In a recent post over at Kill Ten Rats, Ravious presented the following line of thinking:

Secondly, even though [Vindictus] was really fun there was not going to be any persistence to my actions. There is a big reason that I just cannot play single-player games anymore. I want desperately to finish Mass Effect, a really fun game, but I feel whatever small time I spend on my real-life friend’s Minecraft server is magnitudes more meaningful than going through some personal single-player game.

It is a very human reaction to want to make a noticeable effect on the world and to ultimately leave some form of personal legacy behind.  Many MMOs play into this primal ego-centrism in a big way, allowing you to build up characters and sometimes territories over the course of days, weeks, and months.

The problem is that as soon as you quit playing an MMO, you may as well never have been there.  Your characters, for all intents and purposes, cease to exist – just like Shepard when you finish with the Mass Effect storyline and set the game aside.  And while it’s true that you always have the option to come back to the game world and resuscitate an abandoned avatar, the same holds for a traditional game.   If I want to pop into Diablo 2 again after all these years then all I need to do is load up my old save files and I’ll be able to recommence my Sorceress’ career; likewise, if I decide to go back to World of Warcraft my druid is waiting patiently.

On the surface it’s tempting to say, like Ravious does,  that this online gaming is more meaningful than single player gaming, but it isn’t.  The persistence in an MMO is exactly as ethereal as that found in more traditional single player or online games:  your contribution only lasts so long as your interest in the title holds.

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10 Responses to “Illusionary persistence”

  1. Longasc says:

    You are right there.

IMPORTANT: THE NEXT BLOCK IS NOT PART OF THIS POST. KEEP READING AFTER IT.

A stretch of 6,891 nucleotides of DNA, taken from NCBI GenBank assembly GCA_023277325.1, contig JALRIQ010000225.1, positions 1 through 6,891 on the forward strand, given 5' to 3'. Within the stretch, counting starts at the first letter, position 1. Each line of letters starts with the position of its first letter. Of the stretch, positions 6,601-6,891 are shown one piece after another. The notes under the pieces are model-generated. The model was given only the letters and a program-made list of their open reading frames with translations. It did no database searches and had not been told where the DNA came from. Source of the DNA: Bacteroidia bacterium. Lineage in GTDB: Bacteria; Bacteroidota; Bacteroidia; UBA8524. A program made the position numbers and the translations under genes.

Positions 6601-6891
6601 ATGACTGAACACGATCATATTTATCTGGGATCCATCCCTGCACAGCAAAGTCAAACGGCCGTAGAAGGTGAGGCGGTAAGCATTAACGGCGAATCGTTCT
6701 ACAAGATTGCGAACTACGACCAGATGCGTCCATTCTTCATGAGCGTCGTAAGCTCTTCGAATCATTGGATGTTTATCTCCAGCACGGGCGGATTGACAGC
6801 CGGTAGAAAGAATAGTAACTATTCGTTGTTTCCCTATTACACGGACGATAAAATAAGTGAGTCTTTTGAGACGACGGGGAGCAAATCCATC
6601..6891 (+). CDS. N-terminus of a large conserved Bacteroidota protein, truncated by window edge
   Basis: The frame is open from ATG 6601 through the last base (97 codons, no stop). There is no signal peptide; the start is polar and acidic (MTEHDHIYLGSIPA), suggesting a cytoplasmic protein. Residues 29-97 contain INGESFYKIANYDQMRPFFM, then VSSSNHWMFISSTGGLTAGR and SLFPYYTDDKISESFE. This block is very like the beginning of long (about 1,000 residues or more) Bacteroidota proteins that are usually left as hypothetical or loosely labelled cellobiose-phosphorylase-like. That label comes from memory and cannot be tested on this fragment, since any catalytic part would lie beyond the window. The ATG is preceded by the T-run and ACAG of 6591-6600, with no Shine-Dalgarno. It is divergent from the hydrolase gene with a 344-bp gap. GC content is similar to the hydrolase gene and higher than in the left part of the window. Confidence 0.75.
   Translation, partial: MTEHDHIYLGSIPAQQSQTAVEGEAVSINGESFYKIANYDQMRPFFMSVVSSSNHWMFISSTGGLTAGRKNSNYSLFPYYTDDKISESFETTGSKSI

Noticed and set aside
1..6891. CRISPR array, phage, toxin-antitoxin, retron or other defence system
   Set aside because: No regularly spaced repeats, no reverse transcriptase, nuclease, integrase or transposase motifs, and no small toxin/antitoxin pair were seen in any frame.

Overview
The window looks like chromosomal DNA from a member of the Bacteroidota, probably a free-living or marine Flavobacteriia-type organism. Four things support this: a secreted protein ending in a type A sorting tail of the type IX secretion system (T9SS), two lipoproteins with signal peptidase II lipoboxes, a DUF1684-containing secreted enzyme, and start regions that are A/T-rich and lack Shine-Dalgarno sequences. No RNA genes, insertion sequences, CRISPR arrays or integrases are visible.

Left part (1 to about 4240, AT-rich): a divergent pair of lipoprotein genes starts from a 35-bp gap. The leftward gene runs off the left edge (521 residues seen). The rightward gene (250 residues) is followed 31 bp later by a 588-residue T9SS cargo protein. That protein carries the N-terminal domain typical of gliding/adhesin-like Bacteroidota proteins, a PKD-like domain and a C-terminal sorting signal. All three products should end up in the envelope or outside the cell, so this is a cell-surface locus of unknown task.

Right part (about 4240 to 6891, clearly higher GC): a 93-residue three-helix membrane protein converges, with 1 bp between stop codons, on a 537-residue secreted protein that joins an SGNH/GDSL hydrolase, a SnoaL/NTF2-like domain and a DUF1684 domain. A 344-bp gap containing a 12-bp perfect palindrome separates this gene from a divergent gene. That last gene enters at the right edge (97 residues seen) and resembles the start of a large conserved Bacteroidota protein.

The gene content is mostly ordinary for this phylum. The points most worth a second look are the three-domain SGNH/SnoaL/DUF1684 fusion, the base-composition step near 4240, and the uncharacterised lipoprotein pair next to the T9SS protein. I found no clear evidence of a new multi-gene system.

But many people fall into this “meaningful” trap. But why? Because … in online games there are other gamers, is it all about progressing in a social environment, even if one is a solo player and nobody can really see your progress besides you?

    I wonder… I don’t have an answer on that, but you hear this “meaningfulness” of MMOs over single player games a lot. Heck, I even somehow feel the same, despite so much arguments against it!

    There are sometimes events in MMOs you must finish while they last, or to prepare for upcoming events. Everyone who wants to participate in the “War in Kryta” campaign must have finished either Prophecies or Eye of the North in Guild Wars for instance.

    There is of course also some interaction going on in MMOs. Sins of a Solar Empire does not care if I don’t log on erm play for 1 year or so, my guild in a MMO and other players do.

    • Andrew says:

      I think you’re hitting on “shared experiences”, which are one big draw of MMOs, but don’t really relate to persistence in the way that Ravious seemed to be keying on.

      I had some awesome shared experiences in WoW – none better than defeating Lady Vashj with my guild; I still get a rush thinking about those nights of learning the fight, and finally the sweet rush of victory.

      That was a great experience, but when it’s all said and done it’s nothing but a memory of a time playing with friends. That Karthis the Druid was a pretty awesome add-tank and helped down Lady Vashj amounts to nothing in the scheme of the WoW game world. No mark was ever left.

  2. Tesh says:

    It’s the intersection with other players’ spheres that matters in online games. The in-game achievements are irrelevant and nonpermanent, but the friends you make might just leave an imprint. This weekend’s bash in WoW that BBB is organizing is something I’m jumping into because I want to be a friend. I don’t care about whether it’s a permanent thing in-game. (Though I’ll certainly take screenshots to remember things.)

    That said, I play games to relax and have fun, or research. I’m not in it to achieve anything.